When evaluating the total cost of ownership for power systems like fuel cells, it involves considering several integral components. These components encompass factors such as fuel expenditures, additional operational costs like maintenance, and the initial equipment investment. Notably, the initial equipment cost significantly influences the competitive standing of fuel cells in the market landscape.
This report directs its focus towards hydrogen electrification via proton-exchange membrane fuel cells (PEMFCs). These fuel cells are widely acknowledged to have reached a state of commercial readiness, especially within the realm of automotive applications. Vehicles such as logistics vehicles, buses, and taxi fleets have very minimum reliance on hydrogen infrastructure, which makes them more viable and can be put to use.
Take a glance at how the inner things operate :
Fuel cell technology encompasses a diverse array of types, yet at its core, it consists of three fundamental components: an anode, a cathode, and an electrolyte. This amalgamation facilitates the seamless movement of ions—often in the form of positively charged hydrogen ions (protons)—across the cell.
At the anode, a catalyst instigates oxidation reactions within the fuel, giving rise to ions (predominantly positively charged hydrogen ions) and electrons. These ions traverse the electrolyte, journeying from the anode to the cathode. Concurrently, electrons embark on an external circuit from anode to cathode, culminating in the production of direct current electricity.
The cathode, in turn, is home to a distinct catalyst that triggers a reaction involving ions, electrons, and oxygen. The outcome is the formation of water and, potentially, other secondary products.
While the generation of electricity is a primary output, fuel cells also produce valuable by products—water and heat. Depending on the fuel source, there might also be trace emissions, like minimal quantities of nitrogen dioxide.
Efficiency in fuel cells typically hovers between 40% and 60%, with a potential for remarkable upticks to around 85% if waste heat is harnessed through cogeneration mechanisms.
Shifting the spotlight onto hydrogen fuel cell vehicles, they utilize hydrogen fuel cells to power their electric motors. The process involves activating the fuel cell with hydrogen, leading to the generation of electricity. What distinguishes these cars is their potential to greatly reduce emissions in transportation, in sharp contrast to conventional diesel and gasoline vehicles that emit greenhouse gases while operating.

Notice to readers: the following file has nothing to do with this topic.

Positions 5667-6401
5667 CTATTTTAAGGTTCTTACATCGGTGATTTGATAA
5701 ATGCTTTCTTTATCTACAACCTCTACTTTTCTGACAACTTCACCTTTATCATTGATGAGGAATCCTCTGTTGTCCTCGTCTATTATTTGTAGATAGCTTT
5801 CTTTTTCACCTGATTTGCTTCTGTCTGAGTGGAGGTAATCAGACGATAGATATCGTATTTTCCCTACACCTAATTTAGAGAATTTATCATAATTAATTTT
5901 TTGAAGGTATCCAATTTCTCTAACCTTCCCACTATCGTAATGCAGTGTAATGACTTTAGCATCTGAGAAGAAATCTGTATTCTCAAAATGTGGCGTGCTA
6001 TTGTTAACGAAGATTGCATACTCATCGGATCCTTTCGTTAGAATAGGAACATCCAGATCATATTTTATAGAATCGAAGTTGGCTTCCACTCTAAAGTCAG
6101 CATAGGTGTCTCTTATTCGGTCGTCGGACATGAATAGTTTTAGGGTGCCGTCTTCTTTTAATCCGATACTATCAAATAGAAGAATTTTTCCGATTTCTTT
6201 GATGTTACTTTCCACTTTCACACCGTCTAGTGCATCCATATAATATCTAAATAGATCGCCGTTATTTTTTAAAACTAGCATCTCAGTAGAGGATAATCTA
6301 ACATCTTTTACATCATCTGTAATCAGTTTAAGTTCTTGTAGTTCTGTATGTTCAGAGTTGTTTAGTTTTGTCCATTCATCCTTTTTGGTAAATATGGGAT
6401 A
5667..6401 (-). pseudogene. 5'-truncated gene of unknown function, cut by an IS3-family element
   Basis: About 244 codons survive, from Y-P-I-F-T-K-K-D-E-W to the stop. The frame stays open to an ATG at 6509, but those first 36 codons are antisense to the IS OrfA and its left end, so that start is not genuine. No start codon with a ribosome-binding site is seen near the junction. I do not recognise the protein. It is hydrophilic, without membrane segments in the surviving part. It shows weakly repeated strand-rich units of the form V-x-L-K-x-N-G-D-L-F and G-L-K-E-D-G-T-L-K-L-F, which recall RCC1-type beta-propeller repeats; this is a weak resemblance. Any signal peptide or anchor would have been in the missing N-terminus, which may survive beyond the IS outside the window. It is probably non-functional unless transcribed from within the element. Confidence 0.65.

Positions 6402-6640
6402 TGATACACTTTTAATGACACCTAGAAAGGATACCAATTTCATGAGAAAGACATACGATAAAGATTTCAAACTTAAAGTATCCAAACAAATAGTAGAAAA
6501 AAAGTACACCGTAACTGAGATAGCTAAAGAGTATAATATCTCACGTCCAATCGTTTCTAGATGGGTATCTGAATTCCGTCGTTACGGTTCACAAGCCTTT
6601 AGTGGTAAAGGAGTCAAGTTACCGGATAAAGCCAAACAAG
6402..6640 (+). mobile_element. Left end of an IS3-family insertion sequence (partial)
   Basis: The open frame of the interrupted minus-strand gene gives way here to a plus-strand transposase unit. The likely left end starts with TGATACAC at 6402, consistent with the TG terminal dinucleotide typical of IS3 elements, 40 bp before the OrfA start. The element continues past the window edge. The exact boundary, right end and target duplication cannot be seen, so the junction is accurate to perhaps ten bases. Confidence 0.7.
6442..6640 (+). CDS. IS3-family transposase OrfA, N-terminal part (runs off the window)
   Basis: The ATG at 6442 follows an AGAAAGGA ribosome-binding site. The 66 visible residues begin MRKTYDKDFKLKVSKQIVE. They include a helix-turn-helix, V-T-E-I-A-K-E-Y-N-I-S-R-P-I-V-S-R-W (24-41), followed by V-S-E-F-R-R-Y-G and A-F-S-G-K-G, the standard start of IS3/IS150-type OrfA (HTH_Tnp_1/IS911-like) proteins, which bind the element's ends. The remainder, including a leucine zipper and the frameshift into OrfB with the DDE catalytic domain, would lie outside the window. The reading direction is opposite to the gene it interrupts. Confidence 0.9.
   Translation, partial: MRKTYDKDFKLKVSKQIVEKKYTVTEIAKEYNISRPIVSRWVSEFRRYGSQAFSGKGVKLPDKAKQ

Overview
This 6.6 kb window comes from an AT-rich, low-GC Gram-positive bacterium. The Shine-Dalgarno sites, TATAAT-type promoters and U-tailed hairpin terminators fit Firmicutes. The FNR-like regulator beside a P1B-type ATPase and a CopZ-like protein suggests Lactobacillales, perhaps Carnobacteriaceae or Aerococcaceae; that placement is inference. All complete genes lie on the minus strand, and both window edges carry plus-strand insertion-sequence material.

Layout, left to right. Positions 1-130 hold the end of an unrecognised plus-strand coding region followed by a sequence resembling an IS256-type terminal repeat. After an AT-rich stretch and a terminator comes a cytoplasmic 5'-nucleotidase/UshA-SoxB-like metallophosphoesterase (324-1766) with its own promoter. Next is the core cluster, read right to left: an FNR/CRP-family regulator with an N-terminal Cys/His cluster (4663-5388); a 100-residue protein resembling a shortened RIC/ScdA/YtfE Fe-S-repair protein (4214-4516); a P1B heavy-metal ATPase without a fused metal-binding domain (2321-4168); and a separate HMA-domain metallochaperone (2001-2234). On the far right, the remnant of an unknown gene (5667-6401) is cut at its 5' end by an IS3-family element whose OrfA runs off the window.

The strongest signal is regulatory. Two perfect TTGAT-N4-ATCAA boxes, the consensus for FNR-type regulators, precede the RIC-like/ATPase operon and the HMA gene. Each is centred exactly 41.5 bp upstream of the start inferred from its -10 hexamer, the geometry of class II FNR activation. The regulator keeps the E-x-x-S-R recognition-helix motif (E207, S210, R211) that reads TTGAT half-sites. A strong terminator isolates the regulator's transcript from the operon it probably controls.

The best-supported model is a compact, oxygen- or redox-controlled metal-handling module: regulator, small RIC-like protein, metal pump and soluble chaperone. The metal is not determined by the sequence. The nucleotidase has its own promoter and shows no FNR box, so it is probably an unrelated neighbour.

Prominent companies such as Bosch and Nikola are dedicating significant resources to drive the expansion and profitability of this technology. Concurrently, BMW is heavily involved in the development of hydrogen fuel cell automobiles. Japan is preparing for large-scale hydrogen vehicle production, while India is actively investigating hydrogen fuel cell technology, receiving substantial investments from Reliance and Adani. Successful trials have been conducted with vehicles like BharatBenz Buses and Ashok Leyland vehicles. The Ministry of Transport has undoubtedly taken notice of all these advancements in the field. These developments have propelled them into a phase where they are willingly spearheading efforts to thoroughly explore hydrogen fuel cell technology and implement essential measures to drive its progress in the days ahead.
Key Highlights of the Full the Report:
- The Potential market size of the battery Electric Truck and Hydrogen Fuel Cell
- Technology Roadmap of components suppliers like Battery, Motor, Inverter, Axle, Power Module, Semiconductor, and Technology Topology
- New Technology Development Analysis and Forecast
- Regions included: USA, Europe, China, and RoW
- Key OEMs in manufacturing of Electric vehicle and Fuel cell – Daimler, MAN, Iveco, DAF, Scania, Nikola, Paccar, Volvo, Volta, Tesla, Geely
- Technology requirement and challenges
- Charging and Hydrogen fuel pump Infrastructure requirement
- Mapping the Technology feasibility to sub segment of heavy Commercial Vehicle like Light Duty Truck, Medium Duty Truck, Heavy Duty Truck, Tipper, Long Haul, Special Application, City Bus
- Technology to application of the Truck and Bus suitability
- Component Suppliers or stake holders Analysis
- Truck architecture and component functions Analysis
- Cost Analysis of the vehicle
- Comparison between establish and Startups OEMs in this segment